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What are variegated plants

01:00 Thu 28th Feb 2002 |

A. They are plants whose foliage is variously coloured. The variations can occur around the margins of the leaf as streaks or even spots.

Q.� What causes variegation in foliage

A.� Multicoloured leaves can sometimes be caused by a non-harmful virus, but usually it is the result of mutations in the leaf cells that create what is technically known as a 'periclinical chimera'.

The word comes from the mythical fire-eating creature, part lion, part goat, part serpent but in botanical terms it refers to a plant that has two distinct types of genetic tissues next to each other. The result is you get foliage with differing coloured centres or edges.

Q.� What sort of combinations can you get

A.� The most common combinations are green with either white or yellow, but there are others such as green and pink or silver or mauve and purple and white or silver.

Q.� You hear about variegated plants reverting. What's that all about

A.� Variegation in plants in often unstable. Many of the variegated plants on the markets are the results of freak occurrences, called 'sports', within normally green leaved plants. These sports are often easily propagated and put into mass production from cuttings.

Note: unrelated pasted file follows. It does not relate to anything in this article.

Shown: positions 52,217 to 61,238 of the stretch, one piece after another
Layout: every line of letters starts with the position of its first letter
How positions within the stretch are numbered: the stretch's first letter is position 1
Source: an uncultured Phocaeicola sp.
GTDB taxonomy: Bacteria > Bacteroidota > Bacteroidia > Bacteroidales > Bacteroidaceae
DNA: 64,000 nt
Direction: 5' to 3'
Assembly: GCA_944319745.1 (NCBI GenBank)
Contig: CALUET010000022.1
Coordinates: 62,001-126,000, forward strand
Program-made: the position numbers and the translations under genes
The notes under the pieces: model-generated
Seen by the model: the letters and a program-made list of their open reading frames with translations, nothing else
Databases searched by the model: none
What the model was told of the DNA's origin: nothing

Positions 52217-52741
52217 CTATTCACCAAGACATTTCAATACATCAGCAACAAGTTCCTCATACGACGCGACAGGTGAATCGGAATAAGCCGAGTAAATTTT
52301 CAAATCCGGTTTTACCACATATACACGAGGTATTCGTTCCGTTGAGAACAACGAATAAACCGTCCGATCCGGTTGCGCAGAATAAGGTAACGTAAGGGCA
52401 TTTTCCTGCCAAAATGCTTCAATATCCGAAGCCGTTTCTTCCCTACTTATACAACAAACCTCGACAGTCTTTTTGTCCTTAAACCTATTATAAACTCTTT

However, many will still develop the odd totally green leaf shoot that are stronger than their variegated neighbours as they contain more chlorophyll, the essential element in photosynthesis, and so grow faster and stronger.

If these all green shoots are not removed as they emerge they will gradually take over. A simple snip of the secateurs, cutting back as close to the stem as possible, will help keep the variegation dominant.

Q.� How and where do gardeners use them

A.� That is entirely a matter of personal taste. There are still those who prefer not to have any variegation at all, as if it is in some way impure compared to classic green foliage. On the other hands there are many gardeners who plant as many as they can for maximum variety and exotic effect.

The general consensus, however, seems to be to use them but use them sparingly. Variegated plants like varieties of holly and ivy are especially good for providing interest and colour to the winter garden, but wouldn't have the impact if they were surrounded by more variegation on all sides.

Classical use of variegated plants tends not to mix different colour variations such as green and yellow with pink and white. It usually insists on not planting variegated specimens side by side but to surround them on either side with green leaved plants to maximise their effect and enable you to look at them individually.

If you are going to put variegated plants in a mixed border they are commonly used as a backdrop to flowers rather than slung in the midst of them.

Classic combinations include blue flowers against golden variegated leaves, red flowers in front of purple variegated leaves to create a 'hot' feel or whites against predominantly green mixes for a more subtle effect.

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By Tom Gard

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